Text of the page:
Exchange 2003 set for RTM this week

Microsoft Corp. is expected this week to release to manufacturing the final version of Exchange 2003 and unveil a per-user and per-device pricing model similar to that of Windows Server 2003.

The release of Exchange 2003 comes four weeks after the company shipped the final beta of the server, or the so-called Release Candidate, at its annual TechEd conference. Exchange 2003 will be generally available in August to customers with enterprise agreement licenses. General retail availability will be later this year, according to a Microsoft spokesman.

The per-user licensing option, which carries a client access license (CAL) fee of US$67, allows a user with multiple devices, such as a laptop and handheld, to access the server from either of those devices. The per-device pricing allows access by multiple users from a single machine.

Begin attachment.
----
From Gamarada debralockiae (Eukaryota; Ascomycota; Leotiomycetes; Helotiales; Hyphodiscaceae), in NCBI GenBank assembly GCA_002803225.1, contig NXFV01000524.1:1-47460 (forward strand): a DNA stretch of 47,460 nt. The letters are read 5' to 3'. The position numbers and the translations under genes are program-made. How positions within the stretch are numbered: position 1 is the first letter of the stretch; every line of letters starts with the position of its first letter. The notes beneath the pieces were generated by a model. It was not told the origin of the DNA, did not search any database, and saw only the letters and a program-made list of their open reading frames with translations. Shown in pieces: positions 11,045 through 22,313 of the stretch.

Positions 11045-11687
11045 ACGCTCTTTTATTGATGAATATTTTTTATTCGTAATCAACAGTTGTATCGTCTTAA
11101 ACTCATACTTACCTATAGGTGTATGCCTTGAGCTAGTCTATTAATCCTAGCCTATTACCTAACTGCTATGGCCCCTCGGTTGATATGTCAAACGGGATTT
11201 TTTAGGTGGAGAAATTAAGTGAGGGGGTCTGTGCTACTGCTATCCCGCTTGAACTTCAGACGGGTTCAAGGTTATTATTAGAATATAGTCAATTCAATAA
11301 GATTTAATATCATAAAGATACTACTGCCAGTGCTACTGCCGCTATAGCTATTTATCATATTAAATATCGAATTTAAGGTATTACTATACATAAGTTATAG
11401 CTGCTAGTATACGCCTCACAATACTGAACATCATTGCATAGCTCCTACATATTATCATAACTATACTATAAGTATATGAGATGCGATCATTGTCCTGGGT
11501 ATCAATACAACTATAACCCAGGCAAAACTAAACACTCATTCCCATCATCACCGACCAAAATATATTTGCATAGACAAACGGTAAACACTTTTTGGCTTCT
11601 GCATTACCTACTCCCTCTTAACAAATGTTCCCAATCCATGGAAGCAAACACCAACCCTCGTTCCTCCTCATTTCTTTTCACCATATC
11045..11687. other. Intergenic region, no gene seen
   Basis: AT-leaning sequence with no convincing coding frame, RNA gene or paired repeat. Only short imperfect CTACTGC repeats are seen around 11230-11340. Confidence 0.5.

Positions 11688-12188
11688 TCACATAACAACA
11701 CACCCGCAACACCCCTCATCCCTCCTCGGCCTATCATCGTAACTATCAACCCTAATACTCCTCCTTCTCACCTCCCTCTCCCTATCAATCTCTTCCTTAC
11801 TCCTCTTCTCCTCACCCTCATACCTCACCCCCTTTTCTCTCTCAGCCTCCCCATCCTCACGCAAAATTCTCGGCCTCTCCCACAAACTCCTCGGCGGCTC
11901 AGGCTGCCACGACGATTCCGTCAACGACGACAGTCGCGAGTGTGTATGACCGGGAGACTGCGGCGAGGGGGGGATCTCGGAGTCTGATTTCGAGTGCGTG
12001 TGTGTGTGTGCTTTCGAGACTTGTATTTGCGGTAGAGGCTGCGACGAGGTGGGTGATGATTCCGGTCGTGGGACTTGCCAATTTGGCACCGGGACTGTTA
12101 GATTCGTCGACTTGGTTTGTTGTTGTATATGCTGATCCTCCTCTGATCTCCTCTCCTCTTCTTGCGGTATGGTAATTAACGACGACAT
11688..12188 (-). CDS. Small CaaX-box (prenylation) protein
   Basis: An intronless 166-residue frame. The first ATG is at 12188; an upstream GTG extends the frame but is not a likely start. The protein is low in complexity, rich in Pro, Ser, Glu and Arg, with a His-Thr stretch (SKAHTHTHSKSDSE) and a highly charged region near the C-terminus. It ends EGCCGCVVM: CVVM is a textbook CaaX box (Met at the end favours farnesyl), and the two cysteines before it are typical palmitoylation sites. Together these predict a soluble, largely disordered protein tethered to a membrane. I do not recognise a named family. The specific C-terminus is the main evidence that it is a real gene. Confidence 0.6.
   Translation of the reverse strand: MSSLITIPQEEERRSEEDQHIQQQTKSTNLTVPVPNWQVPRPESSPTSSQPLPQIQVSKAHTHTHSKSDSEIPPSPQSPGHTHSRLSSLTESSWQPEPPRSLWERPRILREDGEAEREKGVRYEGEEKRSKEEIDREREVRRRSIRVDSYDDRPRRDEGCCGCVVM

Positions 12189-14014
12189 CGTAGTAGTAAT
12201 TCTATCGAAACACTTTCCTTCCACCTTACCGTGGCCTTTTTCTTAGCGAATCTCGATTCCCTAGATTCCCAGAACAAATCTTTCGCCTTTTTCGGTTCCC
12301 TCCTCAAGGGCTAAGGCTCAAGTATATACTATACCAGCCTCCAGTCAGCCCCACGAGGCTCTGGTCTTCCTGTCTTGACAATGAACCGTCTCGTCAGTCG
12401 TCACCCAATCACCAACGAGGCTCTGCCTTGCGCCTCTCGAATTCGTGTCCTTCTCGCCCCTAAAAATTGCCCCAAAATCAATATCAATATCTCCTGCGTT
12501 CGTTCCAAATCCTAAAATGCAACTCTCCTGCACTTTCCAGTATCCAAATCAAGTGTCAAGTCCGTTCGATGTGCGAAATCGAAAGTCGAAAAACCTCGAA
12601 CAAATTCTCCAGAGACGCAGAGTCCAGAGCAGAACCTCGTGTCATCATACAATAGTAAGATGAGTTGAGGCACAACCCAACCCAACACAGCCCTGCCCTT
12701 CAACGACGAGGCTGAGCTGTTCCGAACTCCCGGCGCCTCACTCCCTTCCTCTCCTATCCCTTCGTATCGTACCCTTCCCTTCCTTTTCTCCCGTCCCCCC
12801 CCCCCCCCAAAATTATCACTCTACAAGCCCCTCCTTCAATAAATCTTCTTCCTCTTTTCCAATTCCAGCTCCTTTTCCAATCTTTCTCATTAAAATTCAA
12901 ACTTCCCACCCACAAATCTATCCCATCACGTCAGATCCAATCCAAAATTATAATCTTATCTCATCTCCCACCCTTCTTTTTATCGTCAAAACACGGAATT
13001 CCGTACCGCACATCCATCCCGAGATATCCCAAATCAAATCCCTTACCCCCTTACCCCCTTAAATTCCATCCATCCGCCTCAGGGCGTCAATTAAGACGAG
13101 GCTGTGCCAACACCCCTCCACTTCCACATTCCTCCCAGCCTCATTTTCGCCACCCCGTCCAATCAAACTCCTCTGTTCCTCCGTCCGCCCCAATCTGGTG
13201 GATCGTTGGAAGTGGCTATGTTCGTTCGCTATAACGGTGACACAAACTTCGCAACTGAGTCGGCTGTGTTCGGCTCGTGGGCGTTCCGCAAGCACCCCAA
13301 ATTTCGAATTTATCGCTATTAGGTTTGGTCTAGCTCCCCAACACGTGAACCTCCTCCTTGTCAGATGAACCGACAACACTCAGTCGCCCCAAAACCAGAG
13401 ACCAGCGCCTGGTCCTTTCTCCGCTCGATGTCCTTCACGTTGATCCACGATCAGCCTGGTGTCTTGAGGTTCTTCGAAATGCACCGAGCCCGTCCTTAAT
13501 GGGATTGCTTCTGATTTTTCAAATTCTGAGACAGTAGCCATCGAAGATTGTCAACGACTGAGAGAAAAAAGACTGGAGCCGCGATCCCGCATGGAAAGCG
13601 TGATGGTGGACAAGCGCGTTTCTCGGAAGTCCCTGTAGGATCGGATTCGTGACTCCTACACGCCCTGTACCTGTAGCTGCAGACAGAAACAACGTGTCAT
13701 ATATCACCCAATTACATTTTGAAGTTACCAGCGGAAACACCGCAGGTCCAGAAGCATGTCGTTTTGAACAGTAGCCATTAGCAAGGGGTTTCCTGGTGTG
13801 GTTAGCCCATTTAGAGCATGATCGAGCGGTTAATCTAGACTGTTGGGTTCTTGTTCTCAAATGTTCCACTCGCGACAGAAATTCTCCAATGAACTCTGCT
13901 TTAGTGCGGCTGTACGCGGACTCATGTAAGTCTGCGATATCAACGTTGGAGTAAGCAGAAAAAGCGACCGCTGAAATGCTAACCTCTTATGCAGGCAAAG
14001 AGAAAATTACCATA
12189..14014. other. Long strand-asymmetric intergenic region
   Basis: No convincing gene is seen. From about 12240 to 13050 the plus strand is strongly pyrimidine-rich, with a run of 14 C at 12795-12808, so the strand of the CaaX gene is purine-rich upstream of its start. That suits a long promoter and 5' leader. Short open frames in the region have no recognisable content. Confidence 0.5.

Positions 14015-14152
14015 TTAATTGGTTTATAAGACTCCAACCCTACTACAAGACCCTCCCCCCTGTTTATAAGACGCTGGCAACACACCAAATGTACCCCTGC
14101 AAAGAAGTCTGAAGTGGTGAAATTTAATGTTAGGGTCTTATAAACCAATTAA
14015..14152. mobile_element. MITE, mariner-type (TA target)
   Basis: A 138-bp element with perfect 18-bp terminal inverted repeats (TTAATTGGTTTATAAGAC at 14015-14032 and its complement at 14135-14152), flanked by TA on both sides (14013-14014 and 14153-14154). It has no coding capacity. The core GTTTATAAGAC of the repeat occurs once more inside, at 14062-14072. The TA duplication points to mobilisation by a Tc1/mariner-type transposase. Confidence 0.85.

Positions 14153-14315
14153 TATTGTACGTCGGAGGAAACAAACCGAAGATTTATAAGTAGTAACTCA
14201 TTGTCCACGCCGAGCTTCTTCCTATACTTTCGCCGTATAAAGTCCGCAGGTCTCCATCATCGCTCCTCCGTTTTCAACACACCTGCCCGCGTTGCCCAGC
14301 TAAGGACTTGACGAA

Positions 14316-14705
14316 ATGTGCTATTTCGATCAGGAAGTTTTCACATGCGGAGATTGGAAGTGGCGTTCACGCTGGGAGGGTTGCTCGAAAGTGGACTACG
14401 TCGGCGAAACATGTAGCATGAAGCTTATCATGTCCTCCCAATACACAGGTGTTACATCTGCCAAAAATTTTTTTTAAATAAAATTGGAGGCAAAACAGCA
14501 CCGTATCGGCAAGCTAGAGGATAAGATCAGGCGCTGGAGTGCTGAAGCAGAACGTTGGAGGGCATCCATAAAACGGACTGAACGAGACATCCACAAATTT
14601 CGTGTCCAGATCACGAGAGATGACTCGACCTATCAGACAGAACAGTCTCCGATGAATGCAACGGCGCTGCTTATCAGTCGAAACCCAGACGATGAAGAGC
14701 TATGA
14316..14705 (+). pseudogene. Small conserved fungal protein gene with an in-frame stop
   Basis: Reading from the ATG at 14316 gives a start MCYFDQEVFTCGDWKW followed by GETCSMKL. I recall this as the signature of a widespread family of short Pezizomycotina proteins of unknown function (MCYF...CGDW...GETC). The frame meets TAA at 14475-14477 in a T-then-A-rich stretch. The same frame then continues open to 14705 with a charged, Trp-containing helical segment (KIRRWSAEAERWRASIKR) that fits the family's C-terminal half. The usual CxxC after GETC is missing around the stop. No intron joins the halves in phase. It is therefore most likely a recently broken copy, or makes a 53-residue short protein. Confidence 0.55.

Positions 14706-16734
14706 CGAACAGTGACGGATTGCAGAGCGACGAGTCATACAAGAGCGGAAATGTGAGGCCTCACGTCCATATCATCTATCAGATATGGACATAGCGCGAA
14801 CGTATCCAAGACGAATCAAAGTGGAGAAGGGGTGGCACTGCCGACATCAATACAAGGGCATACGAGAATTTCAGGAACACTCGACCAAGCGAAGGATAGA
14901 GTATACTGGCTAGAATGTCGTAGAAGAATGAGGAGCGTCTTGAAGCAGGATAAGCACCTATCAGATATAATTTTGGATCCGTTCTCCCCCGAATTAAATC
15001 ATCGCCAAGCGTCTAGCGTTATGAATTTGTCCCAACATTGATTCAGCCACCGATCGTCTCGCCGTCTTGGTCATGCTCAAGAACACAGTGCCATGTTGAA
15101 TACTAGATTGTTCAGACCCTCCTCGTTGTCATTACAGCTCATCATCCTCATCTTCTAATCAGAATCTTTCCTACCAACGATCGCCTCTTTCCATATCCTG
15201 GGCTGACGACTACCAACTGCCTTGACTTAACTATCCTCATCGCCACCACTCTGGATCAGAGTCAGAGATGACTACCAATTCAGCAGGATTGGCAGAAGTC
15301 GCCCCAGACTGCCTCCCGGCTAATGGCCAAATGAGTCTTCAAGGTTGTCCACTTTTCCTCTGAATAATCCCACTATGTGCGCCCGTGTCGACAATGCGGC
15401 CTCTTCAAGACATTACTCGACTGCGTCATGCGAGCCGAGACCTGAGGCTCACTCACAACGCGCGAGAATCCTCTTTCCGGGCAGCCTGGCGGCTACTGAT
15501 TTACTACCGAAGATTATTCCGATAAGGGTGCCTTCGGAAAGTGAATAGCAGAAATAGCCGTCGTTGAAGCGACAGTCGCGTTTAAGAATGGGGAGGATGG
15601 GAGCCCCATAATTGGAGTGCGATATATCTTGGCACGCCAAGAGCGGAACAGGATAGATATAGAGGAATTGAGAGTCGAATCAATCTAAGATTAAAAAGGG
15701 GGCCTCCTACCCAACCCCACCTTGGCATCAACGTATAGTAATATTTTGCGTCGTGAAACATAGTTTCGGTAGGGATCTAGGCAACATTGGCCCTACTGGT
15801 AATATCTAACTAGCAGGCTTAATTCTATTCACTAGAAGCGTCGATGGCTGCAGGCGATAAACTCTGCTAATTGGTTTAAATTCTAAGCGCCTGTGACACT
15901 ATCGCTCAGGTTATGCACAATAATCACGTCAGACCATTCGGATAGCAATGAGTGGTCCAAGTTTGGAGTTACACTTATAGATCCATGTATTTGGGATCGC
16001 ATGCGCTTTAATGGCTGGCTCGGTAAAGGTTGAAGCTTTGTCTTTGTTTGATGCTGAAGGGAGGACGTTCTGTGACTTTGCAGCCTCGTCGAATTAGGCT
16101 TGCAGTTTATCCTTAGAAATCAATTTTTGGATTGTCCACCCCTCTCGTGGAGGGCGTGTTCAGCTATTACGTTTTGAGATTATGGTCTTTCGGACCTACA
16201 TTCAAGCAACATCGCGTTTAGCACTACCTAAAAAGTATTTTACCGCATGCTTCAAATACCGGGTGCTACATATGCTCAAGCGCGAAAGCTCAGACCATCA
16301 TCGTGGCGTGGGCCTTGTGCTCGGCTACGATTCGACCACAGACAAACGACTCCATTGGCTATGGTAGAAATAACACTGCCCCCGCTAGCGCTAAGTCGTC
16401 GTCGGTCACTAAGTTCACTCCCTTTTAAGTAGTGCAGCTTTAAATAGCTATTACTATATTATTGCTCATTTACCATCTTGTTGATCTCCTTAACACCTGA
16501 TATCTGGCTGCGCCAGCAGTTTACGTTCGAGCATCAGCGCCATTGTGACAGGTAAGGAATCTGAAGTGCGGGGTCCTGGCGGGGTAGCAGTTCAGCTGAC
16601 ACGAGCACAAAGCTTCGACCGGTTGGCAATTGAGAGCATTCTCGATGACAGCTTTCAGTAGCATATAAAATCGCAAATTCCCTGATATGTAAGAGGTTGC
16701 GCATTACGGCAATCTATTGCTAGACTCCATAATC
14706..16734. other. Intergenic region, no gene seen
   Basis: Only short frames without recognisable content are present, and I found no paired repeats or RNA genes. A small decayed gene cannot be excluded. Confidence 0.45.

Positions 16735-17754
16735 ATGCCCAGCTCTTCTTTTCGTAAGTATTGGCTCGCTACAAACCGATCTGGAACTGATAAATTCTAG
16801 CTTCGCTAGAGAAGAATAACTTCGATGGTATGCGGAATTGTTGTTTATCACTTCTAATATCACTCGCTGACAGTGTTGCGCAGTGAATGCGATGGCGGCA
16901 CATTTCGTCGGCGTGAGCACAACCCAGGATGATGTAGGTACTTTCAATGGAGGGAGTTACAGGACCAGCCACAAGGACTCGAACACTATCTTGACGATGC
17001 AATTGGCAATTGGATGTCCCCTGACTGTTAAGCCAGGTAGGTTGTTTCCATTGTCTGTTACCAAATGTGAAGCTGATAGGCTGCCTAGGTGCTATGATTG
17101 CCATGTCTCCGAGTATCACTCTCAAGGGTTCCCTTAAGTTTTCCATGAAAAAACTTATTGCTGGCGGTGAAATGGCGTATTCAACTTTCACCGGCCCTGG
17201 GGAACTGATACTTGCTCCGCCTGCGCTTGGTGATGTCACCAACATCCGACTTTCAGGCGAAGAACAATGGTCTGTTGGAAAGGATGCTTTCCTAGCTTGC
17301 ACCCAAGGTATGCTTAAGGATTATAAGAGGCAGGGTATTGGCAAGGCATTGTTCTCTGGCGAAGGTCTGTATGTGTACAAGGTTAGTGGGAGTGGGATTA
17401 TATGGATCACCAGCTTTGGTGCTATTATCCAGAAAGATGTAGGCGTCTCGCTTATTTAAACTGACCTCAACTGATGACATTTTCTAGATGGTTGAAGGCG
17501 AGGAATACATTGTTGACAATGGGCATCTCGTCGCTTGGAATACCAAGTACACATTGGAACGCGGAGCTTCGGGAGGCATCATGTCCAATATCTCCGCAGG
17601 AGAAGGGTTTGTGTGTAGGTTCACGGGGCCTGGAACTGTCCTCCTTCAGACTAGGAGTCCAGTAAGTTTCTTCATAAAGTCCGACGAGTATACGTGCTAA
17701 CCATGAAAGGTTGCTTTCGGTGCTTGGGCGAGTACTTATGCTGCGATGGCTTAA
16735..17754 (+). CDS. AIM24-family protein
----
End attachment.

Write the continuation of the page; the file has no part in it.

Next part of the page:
The per-device CAL also is US$67 and will help Microsoft battle rival IBM Corp./Lotus in the race to supply low-cost e-mail access to “deskless” workers, such as those on a shop floor. IBM/Lotus made its move in May with the introduction of its Workplace Messaging e-mail server.

Microsoft also is offering an External Connector License that allows unlimited connection to a single server by non-employees, such as business partners or school alumni.

The pricing of the base server is the same as for Exchange 2000. The Standard Edition is priced at US$699 per CPU and is targeted at 50 to 5,000 users. The Standard Edition will support Outlook Web Access, the browser client that runs off the Exchange server. The Enterprise Edition is priced at US$3,999 per CPU and includes support for clustering and storage.

The general availability of Exchange 2003 is expected to coincide with the release of Office 2003, which includes the Outlook 2003 client.

Outlook is required to take advantage of a number of performance and remote access improvements available in Exchange 2003. Outlook 2003 supports a local cache feature, which allows users to cache server data on the desktop; the ability to connect remotely to the server without the need for a VPN link; and new bandwidth friendly improvements that make communication with Exchange 2003 more efficient.

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